<12> The ongoing critical interest in Victorian masculinities impinges on other articles. In response to prevailing critical definitions of masculine identity in the period that conceive it in terms of bourgeois respectability and self-discipline, the material here pays refreshing attention to “deviant” forms of masculinity. Tara MacDonald’s insightful consideration of that “haunting presence” (60) in David Copperfield, Uriah Heep, reads him as an intriguing marginal figure in terms of the representation of his race as well as his gender and class identities. As she cogently shows, therefore, “In demonstrating Uriah’s particular villainies…Dickens draws on the long history of anti-Semitic associations and stereotypes. Uriah’s appearance, his lust for money, and his dangerous sexuality all resemble the ‘anti-semite’s Jew’” (49). MacDonald’s reading is particularly original in the way that it traces the associations of Heep’s red hair with both Jewishness and an excess of sexual energy, making surprising and well-sought-out reference to Dickens’s private uneasiness with red-headed men like his one-time groom, William Topping. In the closing essay of the collection, Anne Schwan also makes reference to Dickens’s novels, especially Dombey and Son, as “a rich source of diverse models of masculinity” (94). She is particularly interested in exploring the ways in which the character of Paul Dombey Jr., who is “relatively marginal to most [previous] readings that address the range of male gender identities in the novel” (95), functions as “one of the key emblems through which a critique of Dombey’s hegemonic model of masculinity is played out” (95). Schwan’s Foucauldian claim that Paul Dombey is “linguistically coded as a queer body” (100) is a daring one, if at times overstretched. Her piece is also helpful in the way it brings together several of the key strands that unite this series of essays; she closes by provocatively, claiming that as well as “acknowledg[ing] Dickens’s complexity in dealing with…modes of gender or sexual discipline,” we must also “recognise the limits of his vision” (103) and the implications of such limits for the “political dimension” of “our own contemporary critical practice” (103).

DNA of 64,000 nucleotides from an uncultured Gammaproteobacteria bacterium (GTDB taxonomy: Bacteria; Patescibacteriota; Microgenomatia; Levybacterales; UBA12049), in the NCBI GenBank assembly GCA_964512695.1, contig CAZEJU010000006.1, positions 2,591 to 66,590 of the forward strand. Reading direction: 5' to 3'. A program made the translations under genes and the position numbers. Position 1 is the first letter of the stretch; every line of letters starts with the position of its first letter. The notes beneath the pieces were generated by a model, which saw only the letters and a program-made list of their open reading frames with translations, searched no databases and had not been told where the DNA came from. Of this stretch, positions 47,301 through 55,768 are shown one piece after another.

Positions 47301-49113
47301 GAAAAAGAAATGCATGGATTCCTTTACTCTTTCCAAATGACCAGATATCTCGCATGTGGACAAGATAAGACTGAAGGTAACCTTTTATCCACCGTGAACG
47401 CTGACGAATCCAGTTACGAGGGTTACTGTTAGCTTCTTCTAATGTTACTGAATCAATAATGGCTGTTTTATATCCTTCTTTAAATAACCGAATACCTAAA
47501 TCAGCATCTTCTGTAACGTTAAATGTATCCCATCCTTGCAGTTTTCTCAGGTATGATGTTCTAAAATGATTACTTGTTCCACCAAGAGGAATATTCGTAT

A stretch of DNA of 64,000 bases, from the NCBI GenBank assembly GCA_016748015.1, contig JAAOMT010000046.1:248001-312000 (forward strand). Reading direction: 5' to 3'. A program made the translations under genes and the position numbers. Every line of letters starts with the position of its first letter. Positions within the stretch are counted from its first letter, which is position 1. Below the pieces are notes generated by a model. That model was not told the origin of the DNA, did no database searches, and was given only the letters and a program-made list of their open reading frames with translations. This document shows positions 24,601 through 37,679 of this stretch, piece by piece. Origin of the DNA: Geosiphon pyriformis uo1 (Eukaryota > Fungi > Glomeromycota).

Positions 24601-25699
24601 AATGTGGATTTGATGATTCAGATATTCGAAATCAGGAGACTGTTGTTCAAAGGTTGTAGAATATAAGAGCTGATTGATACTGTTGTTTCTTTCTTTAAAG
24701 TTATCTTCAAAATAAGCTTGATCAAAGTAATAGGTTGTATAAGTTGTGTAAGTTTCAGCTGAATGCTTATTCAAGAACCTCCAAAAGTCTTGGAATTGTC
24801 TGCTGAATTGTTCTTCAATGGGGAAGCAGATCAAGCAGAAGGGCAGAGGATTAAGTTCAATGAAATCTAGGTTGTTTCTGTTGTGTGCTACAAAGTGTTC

<13> William A. Cohen begins his essay for the collection by eloquently asking: “Is there sex in Dickens? To some readers, even to pose this question is to indulge in vulgar indiscretion. To others, it is so predictable a form of inquiry that it seems utterly banal” (5). Perhaps feeling chastened by recent, rather acerbic criticisms of his work by Valentine Cunningham,(5) Cohen opts for an answer that seems relatively conservative: “I would say that there is sex in Dickens, but that it might productively be understood within a range of other practices, experiences and ideas” (17). There are points in the Dickens and Sex essays where readings are over-extended. Vybarr Cregan Reid’s reading of Dickens’s description in Our Mutual Friend of the “ooze and scum” of the Thames as “a colloquial synonym for semen” (30), despite the fact that it did not become one until the twentieth century, comes to mind as does Kristina Aikens’s interpretation of a stormy scene in Dombey and Son as “an erotic, orgasmic, masochistic aural background for Florence’s obsession” (85). In the main, however, the articles gathered together by Furneaux and Schwan do follow Cohen’s lead, and “productively” attempt to understand sex as he proposes. The same can also be said of Seth Koven’s subtle attention to the detail of human lives in Slumming. In revising the simplistic notion that the Victorians “were prudish, squeamish, and hypocritical about sex,” both works considered here avoid the similarly strong temptation, noticed by Walter Kendrick, “of merely flipping [the stereotype] over into its opposite, the equally crude notion that the Victorians seethed with lust and wasted no time arranging its indulgence, so long as superficial propriety was maintained.”(6) In adopting instead a mature attitude to Victorian sex and sexuality they continue the tradition inaugurated by Steven Marcus, and offer new insights and interpretations which future scholars in the field will continue to benefit from in years to come.


(1)Steven Marcus, The Other Victorians: A Study of Sexuality and Pornography in Mid-Nineteenth Century England (London: Weidenfeld and Nicholson, 1964), pp. xvi–xvii.(^)

(2)Walter Kendrick, “T’Otherest Victorians,” Victorian Literature and Culture 22 (1995): 304.(^)

(3)Pamela Hansford Johnson, “The Sexual Life in Dickens’s Novels,” in Michael Slater, ed., Dickens 1970: Centenary Essays (London: Chapman and Hall, 1970), p. 173.(^)

(4)Peter Ackroyd, Dickens (London: Vintage, 1999), p. 96.(^)

(5)See Valentine Cunningham, Reading After Theory (Oxford: Blackwell, 2002), esp. pp. 99–105.(^)

(6)Kendrick, “T’Otherest Victorians,” 304. (^)